This will help us learn whether the treatment of the underlying disease or issues causing constipation is working.
Your Betta is Overeating
One of the primary reasons why Bettas get constipated is because of overeating.
Betta fish is generally greedy, and they have low self-control when it comes to eating.
This means that even if their stomach is full, they will continue to eat if you serve them with food.
As a result, their stomach is unable to digest all the food, which causes constipation.
Your Betta’s Feed Lacks Fiber
Like human beings, Bettas also need their fair share of fiber consumption to have a healthy digestive system.
If you have been feeding them dry food only and not adding the live feed to their diet, it could be why your Betta is constipated.
Live feed like worms and larvae are essential to provide your Betta with their required dose of fiber.
Dry food alone cannot fulfill this.
Your Betta Is Unable to Digest Dry Feed
Typically, most pet owners give dry feed to their Bettas daily.
Therefore, most of their diet comprises dry food only.
The problem with dry food is that you need to soften it with water before your Betta eats it.
But sometimes, Bettas are so greedy that they consume the feed-in dry form, which results in indigestion.
Your Betta Is Not Comfortable in Their Environment
To ensure that your Betta can enjoy being active and playful, you first need to ensure they feel at home in their environment.
If you have kept your Betta fish in a smaller tank or if the tank is not decorated properly, your Betta may be less active.
This could eventually slow down their metabolism and cause digestion problems.
Treatment of Constipation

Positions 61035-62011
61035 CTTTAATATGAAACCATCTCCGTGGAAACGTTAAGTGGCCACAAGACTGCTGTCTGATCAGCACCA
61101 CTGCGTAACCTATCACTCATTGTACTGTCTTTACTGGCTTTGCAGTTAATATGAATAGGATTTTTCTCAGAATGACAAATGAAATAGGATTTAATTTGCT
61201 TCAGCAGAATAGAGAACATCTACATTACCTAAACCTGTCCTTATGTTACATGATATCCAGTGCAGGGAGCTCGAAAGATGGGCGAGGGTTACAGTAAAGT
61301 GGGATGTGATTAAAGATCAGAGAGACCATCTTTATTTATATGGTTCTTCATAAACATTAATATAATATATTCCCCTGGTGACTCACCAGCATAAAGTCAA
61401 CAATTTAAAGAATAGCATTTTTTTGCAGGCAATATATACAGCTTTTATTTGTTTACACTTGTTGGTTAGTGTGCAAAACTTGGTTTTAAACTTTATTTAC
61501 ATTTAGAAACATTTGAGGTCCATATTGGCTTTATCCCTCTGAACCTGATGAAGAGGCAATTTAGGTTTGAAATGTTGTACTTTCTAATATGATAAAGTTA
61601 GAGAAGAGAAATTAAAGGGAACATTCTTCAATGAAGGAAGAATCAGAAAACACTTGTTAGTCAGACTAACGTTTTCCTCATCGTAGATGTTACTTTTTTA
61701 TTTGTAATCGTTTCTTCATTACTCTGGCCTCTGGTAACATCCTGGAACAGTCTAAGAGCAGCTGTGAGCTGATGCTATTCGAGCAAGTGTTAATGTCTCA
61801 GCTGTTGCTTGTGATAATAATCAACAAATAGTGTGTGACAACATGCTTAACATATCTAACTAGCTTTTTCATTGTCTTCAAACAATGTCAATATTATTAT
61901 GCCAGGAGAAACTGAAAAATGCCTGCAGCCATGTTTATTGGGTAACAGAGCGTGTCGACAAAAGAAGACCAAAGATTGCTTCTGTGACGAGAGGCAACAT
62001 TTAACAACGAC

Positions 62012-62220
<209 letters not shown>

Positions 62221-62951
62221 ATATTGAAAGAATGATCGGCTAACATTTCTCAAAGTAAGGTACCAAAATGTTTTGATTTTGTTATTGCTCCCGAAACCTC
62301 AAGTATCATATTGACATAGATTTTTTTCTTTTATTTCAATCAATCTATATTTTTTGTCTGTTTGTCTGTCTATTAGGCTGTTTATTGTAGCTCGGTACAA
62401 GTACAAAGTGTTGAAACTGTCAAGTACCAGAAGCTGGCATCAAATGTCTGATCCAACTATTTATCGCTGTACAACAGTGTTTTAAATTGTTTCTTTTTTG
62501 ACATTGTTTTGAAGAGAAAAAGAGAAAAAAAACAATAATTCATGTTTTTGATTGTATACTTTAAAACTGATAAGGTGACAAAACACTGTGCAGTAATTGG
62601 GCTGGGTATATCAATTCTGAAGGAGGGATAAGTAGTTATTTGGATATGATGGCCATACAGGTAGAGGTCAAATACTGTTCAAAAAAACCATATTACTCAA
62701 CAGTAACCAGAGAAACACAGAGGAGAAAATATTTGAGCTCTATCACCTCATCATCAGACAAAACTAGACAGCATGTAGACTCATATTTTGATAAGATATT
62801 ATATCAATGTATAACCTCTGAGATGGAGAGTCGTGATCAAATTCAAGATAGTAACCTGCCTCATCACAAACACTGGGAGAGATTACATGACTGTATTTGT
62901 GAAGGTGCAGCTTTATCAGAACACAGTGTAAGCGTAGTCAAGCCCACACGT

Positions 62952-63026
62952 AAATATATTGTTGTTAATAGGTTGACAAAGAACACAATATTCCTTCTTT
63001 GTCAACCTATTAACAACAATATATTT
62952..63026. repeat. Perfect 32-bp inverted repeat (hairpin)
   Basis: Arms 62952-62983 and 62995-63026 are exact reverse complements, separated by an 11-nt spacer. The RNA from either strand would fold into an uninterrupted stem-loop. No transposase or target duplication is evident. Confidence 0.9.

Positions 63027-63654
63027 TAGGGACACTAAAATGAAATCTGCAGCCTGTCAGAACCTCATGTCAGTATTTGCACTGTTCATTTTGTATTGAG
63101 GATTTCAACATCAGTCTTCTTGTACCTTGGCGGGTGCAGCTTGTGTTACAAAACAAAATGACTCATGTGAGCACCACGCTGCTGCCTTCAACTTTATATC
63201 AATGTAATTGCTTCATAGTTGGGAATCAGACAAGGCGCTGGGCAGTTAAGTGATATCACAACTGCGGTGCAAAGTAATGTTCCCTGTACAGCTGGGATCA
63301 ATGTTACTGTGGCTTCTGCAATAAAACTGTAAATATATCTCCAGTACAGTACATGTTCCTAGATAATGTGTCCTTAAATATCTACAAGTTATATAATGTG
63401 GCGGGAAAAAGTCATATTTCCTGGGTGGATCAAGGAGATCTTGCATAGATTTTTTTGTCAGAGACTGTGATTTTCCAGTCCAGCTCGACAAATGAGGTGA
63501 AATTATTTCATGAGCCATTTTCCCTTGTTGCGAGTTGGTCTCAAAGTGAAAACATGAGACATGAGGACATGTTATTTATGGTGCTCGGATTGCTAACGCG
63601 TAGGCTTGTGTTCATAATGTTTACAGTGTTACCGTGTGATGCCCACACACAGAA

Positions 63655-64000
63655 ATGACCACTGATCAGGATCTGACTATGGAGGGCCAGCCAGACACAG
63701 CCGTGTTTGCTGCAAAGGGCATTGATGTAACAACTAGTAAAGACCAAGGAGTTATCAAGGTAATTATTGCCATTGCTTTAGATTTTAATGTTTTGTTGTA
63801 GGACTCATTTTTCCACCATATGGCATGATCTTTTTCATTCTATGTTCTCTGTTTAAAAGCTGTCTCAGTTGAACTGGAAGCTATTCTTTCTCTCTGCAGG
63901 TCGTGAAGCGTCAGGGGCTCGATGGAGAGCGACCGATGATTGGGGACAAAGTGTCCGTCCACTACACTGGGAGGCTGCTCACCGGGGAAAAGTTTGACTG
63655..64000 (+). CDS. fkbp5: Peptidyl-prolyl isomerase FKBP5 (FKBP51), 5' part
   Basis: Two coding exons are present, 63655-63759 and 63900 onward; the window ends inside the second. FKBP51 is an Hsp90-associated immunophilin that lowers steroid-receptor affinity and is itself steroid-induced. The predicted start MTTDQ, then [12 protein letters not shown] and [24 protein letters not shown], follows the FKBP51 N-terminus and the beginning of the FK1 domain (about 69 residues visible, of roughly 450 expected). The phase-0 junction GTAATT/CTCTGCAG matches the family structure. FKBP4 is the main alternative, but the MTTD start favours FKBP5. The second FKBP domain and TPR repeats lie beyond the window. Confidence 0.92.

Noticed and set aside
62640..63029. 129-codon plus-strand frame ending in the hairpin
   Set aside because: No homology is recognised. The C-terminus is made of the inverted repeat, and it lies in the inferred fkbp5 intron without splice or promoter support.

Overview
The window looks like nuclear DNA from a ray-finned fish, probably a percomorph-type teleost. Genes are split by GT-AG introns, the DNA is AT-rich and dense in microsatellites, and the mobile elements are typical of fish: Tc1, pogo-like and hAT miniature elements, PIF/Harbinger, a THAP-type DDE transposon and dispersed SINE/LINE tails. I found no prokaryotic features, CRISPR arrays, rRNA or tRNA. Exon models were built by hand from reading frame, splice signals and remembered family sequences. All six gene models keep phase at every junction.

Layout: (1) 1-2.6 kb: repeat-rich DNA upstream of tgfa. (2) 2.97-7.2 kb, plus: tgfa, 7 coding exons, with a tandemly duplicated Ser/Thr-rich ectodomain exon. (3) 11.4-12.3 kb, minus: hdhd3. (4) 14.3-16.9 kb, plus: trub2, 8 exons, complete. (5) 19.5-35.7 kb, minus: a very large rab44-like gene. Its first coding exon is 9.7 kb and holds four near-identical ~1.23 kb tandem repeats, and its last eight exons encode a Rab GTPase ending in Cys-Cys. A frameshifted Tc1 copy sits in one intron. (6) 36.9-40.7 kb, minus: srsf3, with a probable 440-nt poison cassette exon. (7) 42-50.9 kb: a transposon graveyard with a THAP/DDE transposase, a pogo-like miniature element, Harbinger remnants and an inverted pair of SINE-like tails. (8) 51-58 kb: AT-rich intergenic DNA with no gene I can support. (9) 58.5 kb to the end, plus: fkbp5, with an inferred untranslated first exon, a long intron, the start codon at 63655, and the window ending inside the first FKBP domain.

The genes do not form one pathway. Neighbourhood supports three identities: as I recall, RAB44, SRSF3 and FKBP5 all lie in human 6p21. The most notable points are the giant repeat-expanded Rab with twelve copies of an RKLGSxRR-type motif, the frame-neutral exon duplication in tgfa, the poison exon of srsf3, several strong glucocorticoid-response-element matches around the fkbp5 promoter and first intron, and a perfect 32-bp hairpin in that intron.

After you have accurately diagnosed that your Betta is constipated, it’s time to begin the treatment right away.
The good news is that you can treat mild or early-stage constipation at home.
However, if things do not seem to improve, you should take your Betta to the vet to avoid risks of swim bladder disease.
Here are a few treatment options you should try if your Betta is constipated:
Feeding Peas to Your Betta
This method works perfectly for the initial stages of constipation. What you need to do is boil peas for a minute or two until they soften up.
Then run it under cold water to peel the skin off easily.
Feed half of this boiled and peeled pea to your Betta. Make sure that your Betta is on a 24 hour fast before you try this method.
The pea will help digest all the food inside the Betta’s stomach and help get rid of constipation.
Wait a couple of hours for the pea to do its magic. If you do not see any positive results, repeat the process for another day.
If the pea method is still unable to fix your Betta’s constipation after two days, you may try the Epsom salt method.
Epsom Salt Treatment
For this method, you need to keep your Betta fish in a separate tank.
First, you need to dissolve one teaspoon of Epsom salt for every five gallons of water.
Ensure that the Epsom salt has thoroughly dissolved in the tank water before adding your Betta fish to it.
Your Betta fish needs to stay in this saltwater tank for at least 7 to 9 days to get rid of constipation.
How to Prevent Constipation in Bettas
With that said, it is even better if you take active measures to prevent Betta from getting constipated in the first place then treat it.
Prevention is very simple.
Do Not Overfeed Your Betta
Overfeeding your Betta is not good for their health or even their mood.
Since Bettas have no control over their eating habits, the responsibility falls upon the pet owner.
All Betta fish owners need to ensure they only give a specific amount of food to their Bettas to avoid any chances of constipation.
Make Your Betta Fast
Just like humans, making your Betta fast every once in a while is good for their health and digestive system. Every once in a while, don’t feed them anything for 24-36 hours.
And don’t worry, your betta fish can easily survive this fasting (in fact its highly recommended you do this).
As Bettas tend to overeat quite easily, making them starve can help prevent constipation.
Feed a Balanced Meal
As mentioned earlier, dry feed alone is not enough for your Betta’s health and active digestive system.
You need to feed them a balanced diet, including dry feed and live feed (worms, larvae).
This will ensure they get their required dose of nutrients and fiber.
With these changes in their eating habits, you will be able to keep your Betta’s gut healthy and prevent constipation.